Skeptics on the link between Genetically Modified (GM) food and health should read about a new study suggesting that Canadian-grown Genetically Modified (GM) corn and Roundup was toxic to lab rats. The study, performed by The Center for Research and Independent Information on Genetic Engineering (CRIIGEN), was the first of its kind to assess the long-term impacts of GM foods on laboratory rats for their entire two-year life cycle. The results have garnered much attention.
Researchers observed 200 rats over a two-year (700-day) period, while testing the impacts of both Monsanto’s GM corn (NK603) and Roundup herbicide on the health of rats. Scientists compared the impacts of GM corn, Roundup only, and a combined sample of both Roundup and GM corn, in varying concentrations. When compared with a control group, researchers discovered an increase in the amount of tumors, kidney and liver dysfunction, pituitary disorders, and issues with the digestive tract.
Premature death was perhaps the most alarming result of the study; about 50 percent of treated males died prematurely as compared with 30 percent of males within the control group. Premature death among females was even more drastic, with a 70 percent premature fatality rate among rats treated with GM corn and/or Roundup, as compared to 20 percent in the control group.
Some health risks associated with GM corn and Roundup were found throughout the study, with little regard to concentrations. The study states: “Similar degrees of pathological symptoms were noticed in this study to occur from the lowest to the highest doses suggesting a threshold effect. This corresponds to levels likely to arise from consumption or environmental exposure.” The lowest concentration of Roundup used in the study was similar to that found in tap water in some areas.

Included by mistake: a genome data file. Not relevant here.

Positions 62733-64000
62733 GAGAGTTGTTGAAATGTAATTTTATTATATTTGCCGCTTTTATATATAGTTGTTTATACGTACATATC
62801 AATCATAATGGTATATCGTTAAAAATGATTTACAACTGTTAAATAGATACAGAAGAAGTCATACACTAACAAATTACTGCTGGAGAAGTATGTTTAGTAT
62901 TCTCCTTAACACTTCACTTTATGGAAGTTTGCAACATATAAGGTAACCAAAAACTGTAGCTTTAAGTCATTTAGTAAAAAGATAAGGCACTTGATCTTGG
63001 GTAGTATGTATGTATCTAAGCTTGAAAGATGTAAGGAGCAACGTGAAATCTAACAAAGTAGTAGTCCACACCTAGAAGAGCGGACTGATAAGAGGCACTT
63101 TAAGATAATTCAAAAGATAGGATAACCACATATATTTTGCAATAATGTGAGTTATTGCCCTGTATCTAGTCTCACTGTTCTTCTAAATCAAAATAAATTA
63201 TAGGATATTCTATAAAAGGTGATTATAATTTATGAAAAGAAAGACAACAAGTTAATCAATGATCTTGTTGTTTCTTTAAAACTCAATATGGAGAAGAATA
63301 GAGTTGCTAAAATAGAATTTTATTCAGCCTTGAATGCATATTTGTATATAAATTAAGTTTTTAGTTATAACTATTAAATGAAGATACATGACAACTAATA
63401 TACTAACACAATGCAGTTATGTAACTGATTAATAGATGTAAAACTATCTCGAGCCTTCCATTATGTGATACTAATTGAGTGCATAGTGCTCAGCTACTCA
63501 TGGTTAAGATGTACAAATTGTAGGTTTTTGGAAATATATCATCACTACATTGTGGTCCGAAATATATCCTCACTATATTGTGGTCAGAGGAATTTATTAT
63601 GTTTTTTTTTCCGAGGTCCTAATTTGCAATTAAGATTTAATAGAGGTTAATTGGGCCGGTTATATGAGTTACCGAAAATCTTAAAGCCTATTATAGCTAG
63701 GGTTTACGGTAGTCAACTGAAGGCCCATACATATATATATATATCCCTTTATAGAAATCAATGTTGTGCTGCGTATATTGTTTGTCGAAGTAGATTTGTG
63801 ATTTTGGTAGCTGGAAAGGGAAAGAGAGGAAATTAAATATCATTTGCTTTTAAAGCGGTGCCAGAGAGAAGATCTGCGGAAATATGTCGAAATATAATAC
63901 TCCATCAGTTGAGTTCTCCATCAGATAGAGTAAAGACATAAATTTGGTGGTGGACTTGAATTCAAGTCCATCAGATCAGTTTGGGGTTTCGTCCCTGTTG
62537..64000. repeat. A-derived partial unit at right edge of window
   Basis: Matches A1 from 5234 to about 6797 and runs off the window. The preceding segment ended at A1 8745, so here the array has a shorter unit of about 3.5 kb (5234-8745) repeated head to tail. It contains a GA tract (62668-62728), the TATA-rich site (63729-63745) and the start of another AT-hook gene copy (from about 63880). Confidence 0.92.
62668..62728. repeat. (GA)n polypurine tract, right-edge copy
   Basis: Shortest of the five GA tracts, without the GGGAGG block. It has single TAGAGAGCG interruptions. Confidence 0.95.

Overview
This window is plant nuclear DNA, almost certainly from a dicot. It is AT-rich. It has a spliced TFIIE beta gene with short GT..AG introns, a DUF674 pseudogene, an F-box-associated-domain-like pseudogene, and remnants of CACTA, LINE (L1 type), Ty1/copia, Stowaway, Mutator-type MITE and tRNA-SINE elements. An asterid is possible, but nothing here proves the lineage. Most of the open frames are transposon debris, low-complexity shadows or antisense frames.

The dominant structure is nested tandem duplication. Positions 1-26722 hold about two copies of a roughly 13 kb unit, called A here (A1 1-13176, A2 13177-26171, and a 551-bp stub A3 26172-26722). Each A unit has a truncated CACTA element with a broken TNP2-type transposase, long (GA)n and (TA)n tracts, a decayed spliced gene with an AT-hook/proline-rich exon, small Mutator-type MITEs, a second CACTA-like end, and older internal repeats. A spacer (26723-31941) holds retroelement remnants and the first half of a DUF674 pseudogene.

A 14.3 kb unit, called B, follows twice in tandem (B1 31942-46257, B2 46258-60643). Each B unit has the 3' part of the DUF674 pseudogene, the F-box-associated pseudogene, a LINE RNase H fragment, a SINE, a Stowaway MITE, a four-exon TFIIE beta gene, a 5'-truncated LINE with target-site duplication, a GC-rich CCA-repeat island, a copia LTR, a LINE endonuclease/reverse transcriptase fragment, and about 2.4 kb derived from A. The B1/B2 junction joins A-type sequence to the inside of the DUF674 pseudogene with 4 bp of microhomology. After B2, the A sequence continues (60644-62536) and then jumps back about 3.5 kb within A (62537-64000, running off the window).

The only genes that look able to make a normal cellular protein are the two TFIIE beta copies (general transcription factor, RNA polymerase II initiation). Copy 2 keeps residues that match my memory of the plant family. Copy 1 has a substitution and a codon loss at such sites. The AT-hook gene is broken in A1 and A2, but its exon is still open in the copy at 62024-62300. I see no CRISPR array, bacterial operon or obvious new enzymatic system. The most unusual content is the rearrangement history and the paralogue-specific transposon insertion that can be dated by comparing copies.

Some nations have responded quickly to this report by refusing to allow GM corn to enter their borders. According to Fox Business News, “Russia’s consumer rights watchdog, Rospotrebnadzor, said Tuesday it has suspended the import and use of genetically modified corn made by Monsanto following a study’s allegations that the crop causes cancer.” People and nations are paying close attention to this study and are demanding more research on GM foods.
According to Scientific American, “French Prime Minister Jean-Marc Ayrault said that, if the results are confirmed, the government will press for a Europe-wide ban on the maize. The European Commission has instructed the independent European Food Safety Agency (EFSA) in Parma, Italy, to assess the study.” This is a huge step toward limiting the potential impacts of GM foods on the citizens of Europe and may help to impact global sentiment about GM crops.
Not everyone agrees that the findings presented by this study are as significant as they sound. For instance, Tom Philpott’s article, Does GMO Corn Really Cause Tumors in Rats? in Mother Jones points out that the number of rats used in the study would ideally have been much greater. He does agree, though, that the study is further cause for concern about GM crops and that it should prompt more research.
This study helps bring GM food at least a little closer to the forefront of political debate — and to the forefront of “What’s for dinner?” debates going on in homes. It is causing some regulatory agencies and governments to rethink the way they test the impacts of GM foods. Greater understanding of the long-term impacts of GM crops and the results of future research may even lead to the testing of GM foods before newly engineered products reach the shelves.
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